Down's syndrome no bar to bilingualism, study suggests
Raising children with Down's syndrome bilingually does not put them at a disadvantage, despite concerns it leads to language delays, a study says.
The small-scale research by Bangor University compared the development of children with Down's syndrome who speak Welsh and English and those living in English-only homes.
Its initial conclusions suggested their English skills were at a similar level.
Researchers said the research may be relevant to other languages too.
The researchers spoke to 32 families who have a child with Down's syndrome - 14 spoke English and Welsh while the remainder spoke English only.
Ben and Natalie Curtis, who took part, said they would have liked more information when their daughter Elinor was a baby and they were researching bilingualism for children with learning difficulties.
Six-year-old Elinor has Down's syndrome and goes to a Welsh language school near the family in Hengoed, Caerphilly county, along with her four-year-old brother Arthur.
Mrs Curtis said they had always assumed any children they had would go to a Welsh-medium school, "so when Elinor was born with learning disabilities we didn't know how that impacted on it".
"We did a bit of thinking and a bit of soul-searching about it," she added. "We decided we wanted to give her the chance to learn both languages."
Mr Curtis said some people have queried the decision to raise their daughter bilingually.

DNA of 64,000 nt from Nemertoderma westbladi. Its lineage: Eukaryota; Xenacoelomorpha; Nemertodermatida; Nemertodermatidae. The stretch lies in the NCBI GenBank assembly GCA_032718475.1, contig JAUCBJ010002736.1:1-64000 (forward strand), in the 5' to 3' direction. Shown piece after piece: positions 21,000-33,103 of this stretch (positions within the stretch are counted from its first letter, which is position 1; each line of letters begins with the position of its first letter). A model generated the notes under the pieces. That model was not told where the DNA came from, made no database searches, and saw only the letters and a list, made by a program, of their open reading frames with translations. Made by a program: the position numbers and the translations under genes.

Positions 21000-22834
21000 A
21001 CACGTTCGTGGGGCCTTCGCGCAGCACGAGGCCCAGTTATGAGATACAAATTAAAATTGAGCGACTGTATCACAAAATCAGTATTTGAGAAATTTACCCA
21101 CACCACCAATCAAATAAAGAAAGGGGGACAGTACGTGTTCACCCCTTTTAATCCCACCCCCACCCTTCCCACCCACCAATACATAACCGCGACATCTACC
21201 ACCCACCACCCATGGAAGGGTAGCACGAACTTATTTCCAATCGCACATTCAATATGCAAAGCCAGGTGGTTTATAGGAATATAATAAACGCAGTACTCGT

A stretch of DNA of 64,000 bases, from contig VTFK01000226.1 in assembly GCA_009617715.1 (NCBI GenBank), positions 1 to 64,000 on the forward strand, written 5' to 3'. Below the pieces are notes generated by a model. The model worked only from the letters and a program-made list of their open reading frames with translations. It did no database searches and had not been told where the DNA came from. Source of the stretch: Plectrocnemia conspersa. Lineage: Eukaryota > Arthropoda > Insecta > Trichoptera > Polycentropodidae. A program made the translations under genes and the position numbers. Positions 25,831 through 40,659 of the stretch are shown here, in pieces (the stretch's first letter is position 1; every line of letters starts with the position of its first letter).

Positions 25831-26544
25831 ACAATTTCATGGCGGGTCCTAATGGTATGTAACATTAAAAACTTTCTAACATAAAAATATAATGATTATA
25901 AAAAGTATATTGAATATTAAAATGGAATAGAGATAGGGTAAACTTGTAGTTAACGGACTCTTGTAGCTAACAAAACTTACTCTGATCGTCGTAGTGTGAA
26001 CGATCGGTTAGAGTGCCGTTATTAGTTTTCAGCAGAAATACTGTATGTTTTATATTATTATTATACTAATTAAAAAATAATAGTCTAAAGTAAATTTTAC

He said: "We wanted to ensure that whatever else happened we weren't the people who were in effect placing limitations upon Elinor by ourselves deciding that she wasn't capable of, in this case speaking Welsh, without giving her the opportunity to prove that she can do. And she most certainly can."
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Bangor university academic Rebecca Ward said it was the first research of its type in the UK.
"Generally children with Down's syndrome tend to have difficulty with language so this seems to have led to the belief that speaking two languages would then be too difficult or would cause confusion or result in further language delays," she said.
"What we're finding is that children who are bilingual with Down's syndrome aren't at any disadvantage from being exposed to a second language."
The Down's Syndrome Association said sometimes professionals were hesitant about the advice they gave and that any approach should respond to the individual family's needs.
It said: "This small-scale research project will hopefully shed new light on what families' experiences are and give encouragement to others to pursue bilingualism if that is their preference."
Mrs Curtis said she was happy they made the right decision for their family.
"It would have been nice to have had more evidence at the beginning that were doing the right thing rather than just a gut feeling," she added.
"But it's worked out okay."